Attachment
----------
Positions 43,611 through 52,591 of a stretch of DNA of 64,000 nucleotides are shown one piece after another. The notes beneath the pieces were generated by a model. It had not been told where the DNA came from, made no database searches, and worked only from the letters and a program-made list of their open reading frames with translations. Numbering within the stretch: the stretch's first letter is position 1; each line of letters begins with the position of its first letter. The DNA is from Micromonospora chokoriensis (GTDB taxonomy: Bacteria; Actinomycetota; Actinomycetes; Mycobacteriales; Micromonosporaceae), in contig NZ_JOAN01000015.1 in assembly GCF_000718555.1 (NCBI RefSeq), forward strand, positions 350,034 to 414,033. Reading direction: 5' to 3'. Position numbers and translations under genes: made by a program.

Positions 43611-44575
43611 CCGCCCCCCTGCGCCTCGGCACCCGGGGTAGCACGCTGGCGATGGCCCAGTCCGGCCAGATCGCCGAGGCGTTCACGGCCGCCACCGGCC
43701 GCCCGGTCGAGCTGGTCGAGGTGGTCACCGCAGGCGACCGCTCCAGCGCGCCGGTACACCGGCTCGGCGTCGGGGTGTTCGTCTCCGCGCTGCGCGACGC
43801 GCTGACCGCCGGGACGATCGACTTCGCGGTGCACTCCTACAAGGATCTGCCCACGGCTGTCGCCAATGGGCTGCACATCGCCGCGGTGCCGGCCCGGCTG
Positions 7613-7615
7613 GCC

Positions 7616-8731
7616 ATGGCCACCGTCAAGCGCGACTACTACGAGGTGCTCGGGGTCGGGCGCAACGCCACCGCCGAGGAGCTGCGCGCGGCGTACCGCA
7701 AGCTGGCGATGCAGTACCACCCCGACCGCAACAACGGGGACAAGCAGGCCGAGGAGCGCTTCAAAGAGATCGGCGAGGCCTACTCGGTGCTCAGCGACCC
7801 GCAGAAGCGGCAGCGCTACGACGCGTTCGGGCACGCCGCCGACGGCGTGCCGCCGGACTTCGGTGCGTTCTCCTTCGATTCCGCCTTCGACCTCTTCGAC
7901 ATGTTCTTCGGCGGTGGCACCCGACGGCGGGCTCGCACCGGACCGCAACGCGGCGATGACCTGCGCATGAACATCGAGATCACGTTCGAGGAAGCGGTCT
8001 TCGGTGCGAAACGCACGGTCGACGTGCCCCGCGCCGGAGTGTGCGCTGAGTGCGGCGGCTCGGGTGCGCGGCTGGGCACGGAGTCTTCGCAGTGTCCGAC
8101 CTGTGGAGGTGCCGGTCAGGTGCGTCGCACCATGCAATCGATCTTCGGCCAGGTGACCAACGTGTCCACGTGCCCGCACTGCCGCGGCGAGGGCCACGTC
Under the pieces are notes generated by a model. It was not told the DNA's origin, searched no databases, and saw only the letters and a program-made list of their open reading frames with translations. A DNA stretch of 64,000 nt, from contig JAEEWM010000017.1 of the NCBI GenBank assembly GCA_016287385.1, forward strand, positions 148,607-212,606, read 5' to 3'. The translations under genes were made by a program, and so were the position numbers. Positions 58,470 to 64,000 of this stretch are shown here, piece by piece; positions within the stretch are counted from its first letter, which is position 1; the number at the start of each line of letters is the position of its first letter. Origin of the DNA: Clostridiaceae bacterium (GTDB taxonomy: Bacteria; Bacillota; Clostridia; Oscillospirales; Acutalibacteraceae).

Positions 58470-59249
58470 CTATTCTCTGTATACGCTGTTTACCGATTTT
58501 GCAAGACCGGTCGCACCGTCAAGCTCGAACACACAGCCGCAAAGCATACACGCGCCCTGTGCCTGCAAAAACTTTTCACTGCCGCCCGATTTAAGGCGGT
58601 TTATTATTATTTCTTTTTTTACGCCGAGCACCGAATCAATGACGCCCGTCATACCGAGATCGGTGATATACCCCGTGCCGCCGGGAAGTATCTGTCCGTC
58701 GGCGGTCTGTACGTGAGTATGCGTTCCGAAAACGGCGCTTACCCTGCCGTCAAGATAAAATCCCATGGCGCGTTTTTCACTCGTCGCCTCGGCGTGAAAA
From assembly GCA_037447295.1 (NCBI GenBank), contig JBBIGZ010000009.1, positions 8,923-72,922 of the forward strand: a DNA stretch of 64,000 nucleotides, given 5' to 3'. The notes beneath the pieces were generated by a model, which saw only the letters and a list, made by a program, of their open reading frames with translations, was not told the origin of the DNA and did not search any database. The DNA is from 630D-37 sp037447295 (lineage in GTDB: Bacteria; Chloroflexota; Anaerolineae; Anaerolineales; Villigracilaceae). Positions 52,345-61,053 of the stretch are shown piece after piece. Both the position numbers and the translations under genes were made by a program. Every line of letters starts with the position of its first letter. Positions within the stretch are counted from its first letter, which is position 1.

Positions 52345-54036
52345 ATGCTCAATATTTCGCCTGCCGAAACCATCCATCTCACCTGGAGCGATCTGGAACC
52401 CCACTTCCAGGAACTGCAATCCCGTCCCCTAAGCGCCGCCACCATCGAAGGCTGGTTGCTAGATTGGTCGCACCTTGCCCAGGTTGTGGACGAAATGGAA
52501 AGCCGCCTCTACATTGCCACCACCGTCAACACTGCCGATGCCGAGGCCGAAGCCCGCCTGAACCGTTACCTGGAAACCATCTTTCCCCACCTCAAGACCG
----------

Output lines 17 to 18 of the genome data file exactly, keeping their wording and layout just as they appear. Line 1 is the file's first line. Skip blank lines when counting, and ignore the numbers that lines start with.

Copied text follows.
58470 CTATTCTCTGTATACGCTGTTTACCGATTTT
58501 GCAAGACCGGTCGCACCGTCAAGCTCGAACACACAGCCGCAAAGCATACACGCGCCCTGTGCCTGCAAAAACTTTTCACTGCCGCCCGATTTAAGGCGGT